Specialization of Cells

In living organisms there are millions of cells present. If all the cells in a body were the same and performed the same functions, there would be some functions that an organism would be unable to perform. As a result, some of these cells are specialized and grouped together to form tissues which may form organs. Since each of these tissues and organs perform a specific function, there is a division of labour and increased efficiency.

Cells are able to perform different functions because of their structure, the proteins they produce and the organelles present. Since different cells perform different functions a nerve cell, for example, cannot have the same structure as a white blood cell. This specialization is the same for the organelles within the cells. In the cell, each organelle has its own role involving its own specialized structure and chemistry. All the cells and organelles within a cell do their own thing but they all come together for one purpose and that’s to allow proper body function.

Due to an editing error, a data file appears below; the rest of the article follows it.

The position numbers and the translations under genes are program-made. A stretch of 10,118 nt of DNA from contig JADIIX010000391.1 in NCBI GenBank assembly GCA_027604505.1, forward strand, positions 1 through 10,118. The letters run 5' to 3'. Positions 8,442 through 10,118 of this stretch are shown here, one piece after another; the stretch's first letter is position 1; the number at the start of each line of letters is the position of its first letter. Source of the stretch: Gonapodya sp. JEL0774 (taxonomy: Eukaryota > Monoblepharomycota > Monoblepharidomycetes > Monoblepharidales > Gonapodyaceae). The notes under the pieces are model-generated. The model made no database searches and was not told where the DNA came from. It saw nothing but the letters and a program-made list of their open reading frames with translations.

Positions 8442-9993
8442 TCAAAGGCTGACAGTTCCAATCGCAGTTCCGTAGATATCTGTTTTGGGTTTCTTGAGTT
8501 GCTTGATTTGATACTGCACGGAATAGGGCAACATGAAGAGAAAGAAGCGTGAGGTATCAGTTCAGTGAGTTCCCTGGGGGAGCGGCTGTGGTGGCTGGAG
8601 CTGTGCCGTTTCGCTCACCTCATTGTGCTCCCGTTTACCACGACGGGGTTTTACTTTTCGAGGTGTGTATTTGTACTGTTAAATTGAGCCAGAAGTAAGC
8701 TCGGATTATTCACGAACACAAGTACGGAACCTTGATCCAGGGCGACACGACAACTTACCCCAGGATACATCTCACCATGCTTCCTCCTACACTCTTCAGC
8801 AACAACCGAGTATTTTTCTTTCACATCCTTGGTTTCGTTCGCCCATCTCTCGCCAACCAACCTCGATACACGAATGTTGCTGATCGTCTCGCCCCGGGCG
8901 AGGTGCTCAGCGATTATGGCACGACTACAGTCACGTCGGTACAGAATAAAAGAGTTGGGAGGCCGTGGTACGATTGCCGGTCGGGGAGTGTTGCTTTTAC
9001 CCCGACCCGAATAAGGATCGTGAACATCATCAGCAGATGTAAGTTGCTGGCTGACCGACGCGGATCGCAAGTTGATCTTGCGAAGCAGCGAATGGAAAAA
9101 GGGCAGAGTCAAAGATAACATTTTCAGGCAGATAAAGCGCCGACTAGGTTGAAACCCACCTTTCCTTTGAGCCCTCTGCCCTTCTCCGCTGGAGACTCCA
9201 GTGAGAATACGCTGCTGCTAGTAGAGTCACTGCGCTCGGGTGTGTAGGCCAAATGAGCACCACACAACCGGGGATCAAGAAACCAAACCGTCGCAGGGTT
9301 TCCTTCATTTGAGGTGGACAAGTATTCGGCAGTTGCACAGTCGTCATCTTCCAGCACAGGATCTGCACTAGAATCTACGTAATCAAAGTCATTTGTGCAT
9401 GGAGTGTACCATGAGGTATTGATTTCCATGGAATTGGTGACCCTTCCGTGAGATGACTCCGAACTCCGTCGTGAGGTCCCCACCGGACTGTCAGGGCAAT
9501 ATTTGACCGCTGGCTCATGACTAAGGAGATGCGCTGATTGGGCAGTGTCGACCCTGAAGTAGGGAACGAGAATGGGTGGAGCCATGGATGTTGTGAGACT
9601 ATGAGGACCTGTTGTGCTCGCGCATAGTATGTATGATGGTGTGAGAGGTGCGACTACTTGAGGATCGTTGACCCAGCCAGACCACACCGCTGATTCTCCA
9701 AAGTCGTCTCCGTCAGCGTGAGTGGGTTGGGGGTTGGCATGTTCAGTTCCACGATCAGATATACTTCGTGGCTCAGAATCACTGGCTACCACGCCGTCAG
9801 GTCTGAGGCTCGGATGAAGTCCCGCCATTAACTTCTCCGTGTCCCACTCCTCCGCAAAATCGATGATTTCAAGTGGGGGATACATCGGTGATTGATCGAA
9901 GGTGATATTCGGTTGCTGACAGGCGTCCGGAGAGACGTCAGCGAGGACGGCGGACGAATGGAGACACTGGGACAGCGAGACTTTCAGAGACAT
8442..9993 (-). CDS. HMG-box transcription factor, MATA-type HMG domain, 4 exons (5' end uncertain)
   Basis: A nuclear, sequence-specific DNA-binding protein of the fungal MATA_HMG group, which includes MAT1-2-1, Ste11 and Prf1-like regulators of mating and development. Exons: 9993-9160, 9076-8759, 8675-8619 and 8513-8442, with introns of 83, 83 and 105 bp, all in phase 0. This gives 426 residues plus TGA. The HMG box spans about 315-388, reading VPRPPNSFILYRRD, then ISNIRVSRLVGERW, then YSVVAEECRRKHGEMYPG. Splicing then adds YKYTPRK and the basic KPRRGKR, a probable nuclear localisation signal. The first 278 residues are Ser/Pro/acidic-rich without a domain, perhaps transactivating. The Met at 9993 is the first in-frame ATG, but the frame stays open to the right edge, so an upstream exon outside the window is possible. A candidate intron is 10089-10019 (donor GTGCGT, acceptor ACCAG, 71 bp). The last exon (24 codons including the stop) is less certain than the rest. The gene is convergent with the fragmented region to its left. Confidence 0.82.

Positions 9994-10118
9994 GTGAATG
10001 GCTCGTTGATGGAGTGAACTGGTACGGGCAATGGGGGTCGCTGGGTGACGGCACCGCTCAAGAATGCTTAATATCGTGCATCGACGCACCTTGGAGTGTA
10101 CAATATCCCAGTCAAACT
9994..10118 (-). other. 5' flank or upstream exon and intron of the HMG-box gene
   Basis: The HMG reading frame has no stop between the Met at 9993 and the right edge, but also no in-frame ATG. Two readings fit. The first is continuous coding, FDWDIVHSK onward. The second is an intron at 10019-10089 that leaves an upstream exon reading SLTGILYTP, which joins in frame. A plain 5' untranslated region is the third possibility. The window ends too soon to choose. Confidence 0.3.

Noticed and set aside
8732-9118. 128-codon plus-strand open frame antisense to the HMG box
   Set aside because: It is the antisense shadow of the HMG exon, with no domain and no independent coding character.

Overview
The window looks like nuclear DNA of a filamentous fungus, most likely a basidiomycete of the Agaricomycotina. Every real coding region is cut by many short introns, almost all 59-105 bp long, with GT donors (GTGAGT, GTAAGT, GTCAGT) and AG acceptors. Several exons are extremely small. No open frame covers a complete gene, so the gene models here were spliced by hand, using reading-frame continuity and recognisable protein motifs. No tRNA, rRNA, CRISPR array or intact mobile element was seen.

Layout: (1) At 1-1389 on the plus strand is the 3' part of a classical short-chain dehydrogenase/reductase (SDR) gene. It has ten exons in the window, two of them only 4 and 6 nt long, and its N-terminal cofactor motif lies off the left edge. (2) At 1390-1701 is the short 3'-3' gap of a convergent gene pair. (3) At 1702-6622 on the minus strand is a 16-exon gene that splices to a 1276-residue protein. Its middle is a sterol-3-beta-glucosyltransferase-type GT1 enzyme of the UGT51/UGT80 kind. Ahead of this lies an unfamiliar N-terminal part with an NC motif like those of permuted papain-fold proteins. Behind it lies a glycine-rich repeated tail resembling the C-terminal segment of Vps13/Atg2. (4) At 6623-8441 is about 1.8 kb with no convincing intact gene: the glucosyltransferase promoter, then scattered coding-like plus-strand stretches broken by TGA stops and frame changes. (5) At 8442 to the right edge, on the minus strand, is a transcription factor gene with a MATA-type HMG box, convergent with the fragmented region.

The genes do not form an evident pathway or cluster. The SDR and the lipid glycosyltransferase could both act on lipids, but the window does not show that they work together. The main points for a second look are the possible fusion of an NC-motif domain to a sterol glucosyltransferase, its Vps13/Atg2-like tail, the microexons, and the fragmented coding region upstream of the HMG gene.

Specialized cells differ in size, shape and function. These modifications of the cell enable it to perform its task properly. Both plant and animal cells may be specialized for different tasks.

Examples of Specialized cells are:

-Nerve cell

-White blood cell

-Red blood cell

-Fat cells

-Root hair cell

-Palisade cell


Cells that perform the same specific functions are grouped together in the body to form tissues. Some of the main tissues in Man are:





The main tissues in plants are:



Tissues are grouped together to form organs.

Examples of organs in animals are: kidney, liver and stomach.

Examples of organs in plants are: stem, root, leaf.

Organs are then grouped together to form systems.

An example of a system is the excretory system which we will be examining shortly.

From the flow chart above, it can be seen that cells group together to form tissues and tissues form organs. Organs are grouped together to form systems which collectively form an organism.

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